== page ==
David Ross has seemed like the logical candidate to succeed Joe Maddon as Cubs manager from the moment he retired as a player.
I think most of us would have hoped that it would be upon Maddon’s retirement, with perhaps Ross serving as bench coach for a year or two, but here we are.
I’ll just say it right here: Ross is my preference for the position. The rest of this post is to explain the reasoning behind my choice.
First, let’s look at the managers Ross played for in his big-league career. In order: Jim Tracy, Lloyd McClendon, Pete Mackanin, Bruce Bochy, Jerry Narron, Mackanin again, Dusty Baker, Terry Francona, Bobby Cox, Fredi Gonzalez, John Farrell and Maddon.
That’s quite the group. There are Hall of Fame managers, guys who at one point seemed like the “new wave” of managers who didn’t work out, a couple of baseball lifers, and the same interim guy twice for different teams.
No doubt, there will be influence on Ross’ managerial style, if he’s the one chosen, from some or all of those men. I want to call your attention to one in particular. I wrote about him in my review of Ross’ book “Teammate” here two years ago:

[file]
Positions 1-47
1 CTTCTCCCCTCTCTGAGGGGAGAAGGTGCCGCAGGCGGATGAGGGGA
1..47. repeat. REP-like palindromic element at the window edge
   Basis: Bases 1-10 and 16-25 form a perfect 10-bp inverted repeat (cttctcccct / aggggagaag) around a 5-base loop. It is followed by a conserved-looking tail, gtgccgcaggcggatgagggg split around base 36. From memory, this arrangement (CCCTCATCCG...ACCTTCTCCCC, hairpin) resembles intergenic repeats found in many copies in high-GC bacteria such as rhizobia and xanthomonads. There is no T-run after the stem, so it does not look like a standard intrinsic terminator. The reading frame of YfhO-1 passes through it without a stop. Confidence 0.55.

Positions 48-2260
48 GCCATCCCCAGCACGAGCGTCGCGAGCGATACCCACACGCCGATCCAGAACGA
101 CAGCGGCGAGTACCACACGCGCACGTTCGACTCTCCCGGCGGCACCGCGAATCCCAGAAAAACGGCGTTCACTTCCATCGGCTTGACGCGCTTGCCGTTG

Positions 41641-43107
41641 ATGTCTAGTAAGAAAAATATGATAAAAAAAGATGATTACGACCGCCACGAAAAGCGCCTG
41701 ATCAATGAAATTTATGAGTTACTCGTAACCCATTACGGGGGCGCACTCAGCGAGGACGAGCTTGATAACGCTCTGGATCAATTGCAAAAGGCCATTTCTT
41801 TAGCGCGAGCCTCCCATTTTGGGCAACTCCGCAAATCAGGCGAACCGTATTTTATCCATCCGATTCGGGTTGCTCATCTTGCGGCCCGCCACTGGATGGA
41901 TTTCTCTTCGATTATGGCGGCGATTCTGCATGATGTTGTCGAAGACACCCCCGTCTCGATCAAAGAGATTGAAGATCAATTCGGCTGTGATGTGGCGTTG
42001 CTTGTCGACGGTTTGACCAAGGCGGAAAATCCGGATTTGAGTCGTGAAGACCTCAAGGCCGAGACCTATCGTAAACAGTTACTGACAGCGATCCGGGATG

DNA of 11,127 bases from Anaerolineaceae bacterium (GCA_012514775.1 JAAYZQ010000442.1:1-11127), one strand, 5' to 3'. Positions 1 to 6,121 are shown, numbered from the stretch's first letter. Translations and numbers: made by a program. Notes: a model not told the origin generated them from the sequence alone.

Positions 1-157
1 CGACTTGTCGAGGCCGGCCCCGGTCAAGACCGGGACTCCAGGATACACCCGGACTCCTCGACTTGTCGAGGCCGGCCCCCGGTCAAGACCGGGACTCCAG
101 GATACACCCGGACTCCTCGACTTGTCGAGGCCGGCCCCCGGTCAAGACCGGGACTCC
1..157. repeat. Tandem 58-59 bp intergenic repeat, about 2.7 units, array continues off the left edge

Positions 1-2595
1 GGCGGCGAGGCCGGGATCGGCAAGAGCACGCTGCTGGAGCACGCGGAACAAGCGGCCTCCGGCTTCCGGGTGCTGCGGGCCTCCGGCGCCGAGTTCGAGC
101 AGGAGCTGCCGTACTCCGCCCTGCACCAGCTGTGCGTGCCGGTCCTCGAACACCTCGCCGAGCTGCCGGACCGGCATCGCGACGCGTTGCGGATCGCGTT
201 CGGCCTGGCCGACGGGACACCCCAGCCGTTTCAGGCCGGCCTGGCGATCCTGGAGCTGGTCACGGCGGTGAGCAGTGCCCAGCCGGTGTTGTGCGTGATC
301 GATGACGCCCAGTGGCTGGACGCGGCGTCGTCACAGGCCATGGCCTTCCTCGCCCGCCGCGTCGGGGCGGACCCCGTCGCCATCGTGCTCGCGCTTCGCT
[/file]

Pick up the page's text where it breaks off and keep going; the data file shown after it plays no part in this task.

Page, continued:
You have all heard the stories about how Ross was viewed as a leader in the Cubs’ clubhouse and a great teammate (thus the title of the book).
What I didn’t know and was fascinated to read was that none of this would have been possible without Dusty Baker.
Yes, that’s right, Dusty. The former Cubs manager was in his first year of managing the Cincinnati Reds (2008). Ross was unhappy about reduced playing time and let Dusty know. Eventually this led to Ross being unconditionally released, and just a few days later signed by Theo Epstein’s Red Sox.
This chain of events made Ross think quite a bit about what it meant to be a good teammate, and he resolved at that time to work hard to do everything he could to achieve that goal. The description of how he went about this is one of the most fascinating things about the book, and indeed about the career of a man who was a backup catcher, but who became an important figure in the history of two baseball teams.